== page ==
Although it came out in June, the Duron processor, a budget version of the company's Athlon chip, won't appear in computers from major manufacturers until late September or October, an unusually lengthy gap.
The delay, which usually lasts a few weeks at most, comes as a result of a wrinkle in the product design calendar. Compaq Computer and Gateway, for instance, won't fit Duron into their product lines until the holiday buying season. IBM sells a Duron computer, but only in Canada and Asia.
"Back-to-school (computers) are out," a Compaq representative said. "The next rollout of product will be for the holiday season."
An AMD spokesman acknowledged that Duron won't be seen much until the next retail PC refresh, which typically begins in October.
Though the belated Duron onslaught is not likely to stop AMD's marketplace momentum, it may cause the company to give back market share to rival Intel. Duron is designed to compete against Intel's Celeron chip in the sub-$1,000 market.
Currently, AMD's K6-2 competes against Celeron. AMD has already begun phasing it out, however, effectively creating a marketing vacuum.
"Their market share at retail is going to look pretty ugly for a while," said Stephen Baker, an analyst at PC Data. "The only thing they will have in back-to-school is the Athlon. They will cede all of the sub-$800 market to Celeron."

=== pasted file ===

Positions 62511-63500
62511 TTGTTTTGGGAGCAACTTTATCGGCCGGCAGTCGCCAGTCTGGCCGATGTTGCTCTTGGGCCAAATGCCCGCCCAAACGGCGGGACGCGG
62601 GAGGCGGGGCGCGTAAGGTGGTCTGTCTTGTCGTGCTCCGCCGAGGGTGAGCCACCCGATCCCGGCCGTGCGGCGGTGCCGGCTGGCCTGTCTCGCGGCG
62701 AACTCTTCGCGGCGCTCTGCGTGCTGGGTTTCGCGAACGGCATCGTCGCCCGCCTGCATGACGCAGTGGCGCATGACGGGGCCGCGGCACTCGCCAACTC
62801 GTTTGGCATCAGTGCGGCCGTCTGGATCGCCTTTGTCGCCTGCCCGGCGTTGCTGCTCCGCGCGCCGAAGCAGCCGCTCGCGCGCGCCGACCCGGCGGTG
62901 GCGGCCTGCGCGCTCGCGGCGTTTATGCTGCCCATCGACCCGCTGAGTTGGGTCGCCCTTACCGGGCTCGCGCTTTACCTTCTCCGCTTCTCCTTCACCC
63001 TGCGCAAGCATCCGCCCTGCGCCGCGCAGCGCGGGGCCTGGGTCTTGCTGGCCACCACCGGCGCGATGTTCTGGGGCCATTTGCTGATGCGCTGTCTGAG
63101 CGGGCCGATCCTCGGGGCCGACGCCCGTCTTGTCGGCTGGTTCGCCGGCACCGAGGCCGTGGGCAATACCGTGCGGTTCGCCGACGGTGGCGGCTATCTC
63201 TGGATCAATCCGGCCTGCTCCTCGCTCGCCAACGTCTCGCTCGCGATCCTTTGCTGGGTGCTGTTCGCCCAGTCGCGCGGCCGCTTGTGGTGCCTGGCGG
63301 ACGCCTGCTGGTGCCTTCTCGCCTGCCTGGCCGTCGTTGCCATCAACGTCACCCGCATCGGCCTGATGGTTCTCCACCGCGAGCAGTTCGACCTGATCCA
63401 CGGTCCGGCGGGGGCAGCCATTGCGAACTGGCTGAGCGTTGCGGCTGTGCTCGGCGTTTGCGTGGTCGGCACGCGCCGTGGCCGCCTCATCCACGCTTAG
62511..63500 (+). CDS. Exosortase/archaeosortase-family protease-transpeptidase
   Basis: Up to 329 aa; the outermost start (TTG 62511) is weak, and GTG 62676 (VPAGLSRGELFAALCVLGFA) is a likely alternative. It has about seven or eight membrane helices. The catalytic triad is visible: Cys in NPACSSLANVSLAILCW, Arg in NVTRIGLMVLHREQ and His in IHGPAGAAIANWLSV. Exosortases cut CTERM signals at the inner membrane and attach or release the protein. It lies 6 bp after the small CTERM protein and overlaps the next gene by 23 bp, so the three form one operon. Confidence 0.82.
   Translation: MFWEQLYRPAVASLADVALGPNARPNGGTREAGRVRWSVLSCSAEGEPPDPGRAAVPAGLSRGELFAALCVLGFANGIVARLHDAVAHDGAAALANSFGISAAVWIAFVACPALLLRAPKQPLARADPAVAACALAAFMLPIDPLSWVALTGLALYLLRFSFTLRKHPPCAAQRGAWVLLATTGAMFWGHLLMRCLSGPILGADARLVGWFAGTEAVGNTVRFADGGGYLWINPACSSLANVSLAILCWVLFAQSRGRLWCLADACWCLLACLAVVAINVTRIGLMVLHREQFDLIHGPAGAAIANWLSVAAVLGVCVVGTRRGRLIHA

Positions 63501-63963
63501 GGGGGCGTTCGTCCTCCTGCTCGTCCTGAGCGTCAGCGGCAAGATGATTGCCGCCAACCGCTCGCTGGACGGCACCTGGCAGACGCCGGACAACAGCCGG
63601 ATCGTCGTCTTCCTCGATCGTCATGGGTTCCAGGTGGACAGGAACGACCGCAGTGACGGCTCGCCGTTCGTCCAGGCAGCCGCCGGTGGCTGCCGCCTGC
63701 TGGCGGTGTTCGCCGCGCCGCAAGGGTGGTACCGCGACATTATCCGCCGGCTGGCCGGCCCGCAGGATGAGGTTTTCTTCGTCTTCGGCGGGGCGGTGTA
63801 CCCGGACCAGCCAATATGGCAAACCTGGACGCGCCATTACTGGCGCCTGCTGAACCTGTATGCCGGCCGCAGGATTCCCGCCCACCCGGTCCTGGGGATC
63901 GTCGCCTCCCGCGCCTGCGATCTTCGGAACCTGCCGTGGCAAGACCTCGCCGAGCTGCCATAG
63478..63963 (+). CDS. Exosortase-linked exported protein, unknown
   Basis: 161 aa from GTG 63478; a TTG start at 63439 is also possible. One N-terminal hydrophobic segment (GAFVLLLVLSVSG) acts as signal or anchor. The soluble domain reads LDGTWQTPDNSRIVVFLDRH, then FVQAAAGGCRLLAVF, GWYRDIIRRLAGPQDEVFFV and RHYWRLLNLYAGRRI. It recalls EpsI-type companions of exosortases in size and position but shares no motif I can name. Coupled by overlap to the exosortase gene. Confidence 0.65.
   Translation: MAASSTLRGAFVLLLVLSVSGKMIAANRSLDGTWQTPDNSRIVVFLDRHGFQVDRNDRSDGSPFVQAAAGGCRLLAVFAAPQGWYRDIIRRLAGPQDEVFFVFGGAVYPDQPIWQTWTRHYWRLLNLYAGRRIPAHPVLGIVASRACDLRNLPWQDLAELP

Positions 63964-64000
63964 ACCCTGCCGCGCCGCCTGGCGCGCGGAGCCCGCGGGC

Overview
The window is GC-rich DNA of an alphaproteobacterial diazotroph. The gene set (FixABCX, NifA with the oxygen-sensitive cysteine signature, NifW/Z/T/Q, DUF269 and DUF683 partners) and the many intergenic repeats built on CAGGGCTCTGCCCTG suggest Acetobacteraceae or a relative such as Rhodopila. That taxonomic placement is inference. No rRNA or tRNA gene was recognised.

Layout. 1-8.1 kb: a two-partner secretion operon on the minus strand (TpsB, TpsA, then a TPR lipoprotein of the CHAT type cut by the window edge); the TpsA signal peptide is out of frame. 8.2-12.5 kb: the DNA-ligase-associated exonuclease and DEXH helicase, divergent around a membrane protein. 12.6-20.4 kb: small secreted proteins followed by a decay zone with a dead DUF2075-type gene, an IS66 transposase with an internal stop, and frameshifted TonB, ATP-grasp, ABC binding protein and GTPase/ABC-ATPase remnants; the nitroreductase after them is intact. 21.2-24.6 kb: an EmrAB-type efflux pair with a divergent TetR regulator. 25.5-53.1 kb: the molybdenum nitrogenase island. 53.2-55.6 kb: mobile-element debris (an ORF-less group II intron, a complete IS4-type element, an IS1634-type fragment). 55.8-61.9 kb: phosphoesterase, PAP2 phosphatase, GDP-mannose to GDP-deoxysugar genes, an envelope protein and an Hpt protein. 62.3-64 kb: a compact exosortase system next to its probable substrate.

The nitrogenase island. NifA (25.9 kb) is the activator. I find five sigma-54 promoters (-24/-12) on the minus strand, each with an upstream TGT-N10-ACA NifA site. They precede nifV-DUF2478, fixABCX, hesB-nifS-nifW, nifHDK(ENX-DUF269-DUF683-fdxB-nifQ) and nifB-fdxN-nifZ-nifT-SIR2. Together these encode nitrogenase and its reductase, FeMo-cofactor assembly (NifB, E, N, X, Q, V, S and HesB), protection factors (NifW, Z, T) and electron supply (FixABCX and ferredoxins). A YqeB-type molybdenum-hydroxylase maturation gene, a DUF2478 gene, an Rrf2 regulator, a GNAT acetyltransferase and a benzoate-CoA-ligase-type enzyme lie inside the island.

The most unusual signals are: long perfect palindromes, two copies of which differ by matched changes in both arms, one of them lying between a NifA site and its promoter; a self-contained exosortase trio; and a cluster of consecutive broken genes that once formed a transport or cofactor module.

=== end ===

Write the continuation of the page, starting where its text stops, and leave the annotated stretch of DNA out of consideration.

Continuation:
The lengthy gap between the release of Duron and its appearance in brand-name desktops stems in part from a mismatch between AMD's release schedule and the design cycles at PC manufacturers.
Duron debuted in mid-June, right after most manufacturers had finished designing their computers for the back-to-school shopping season. School computers are being shipped to stores and will start appearing in ad specials in about two weeks.
Consumer computer makers usually don't update their computers again until the holiday buying season rolls around, said Matt Sargent, an analyst at ARS. Typically, those holiday computers don't start showing up until October.
"Mid-June was probably too late for the back-to-school time frame...It is surprising," Sargent said. "The brand names are absent."
A Gateway representative said the company has plans for Duron "late in the third quarter."
Duron chips have shown up in a few computers, but mostly from second-tier manufacturers or computer stores that build their own machines.
The Duron dearth could also be related to the industry-wide capacity crunch. AMD is experiencing greater demand than it can satisfy. Although it opened a new manufacturing facility in Germany, only 30 percent of that new capacity is operational, according to AMD.
As a result, the company is probably making the logical choice of dedicating its energy to making Athlon chips rather than Durons.
"They'd be crazy to say, 'Let's not make $600 chips. Let's make $150 chips," noted Peter Glaskowsky, an analyst at MicroDesign Resources.
A new 750-MHz Duron is expected to come out later this month. But even with the new chip, the old ones are not likely to become obsolete. The slowest Duron runs at 600 MHz and will still be fast enough for the budget bracket when the holidays roll around.
"Six hundred, 650 MHz will be the low end through Christmas," Baker said.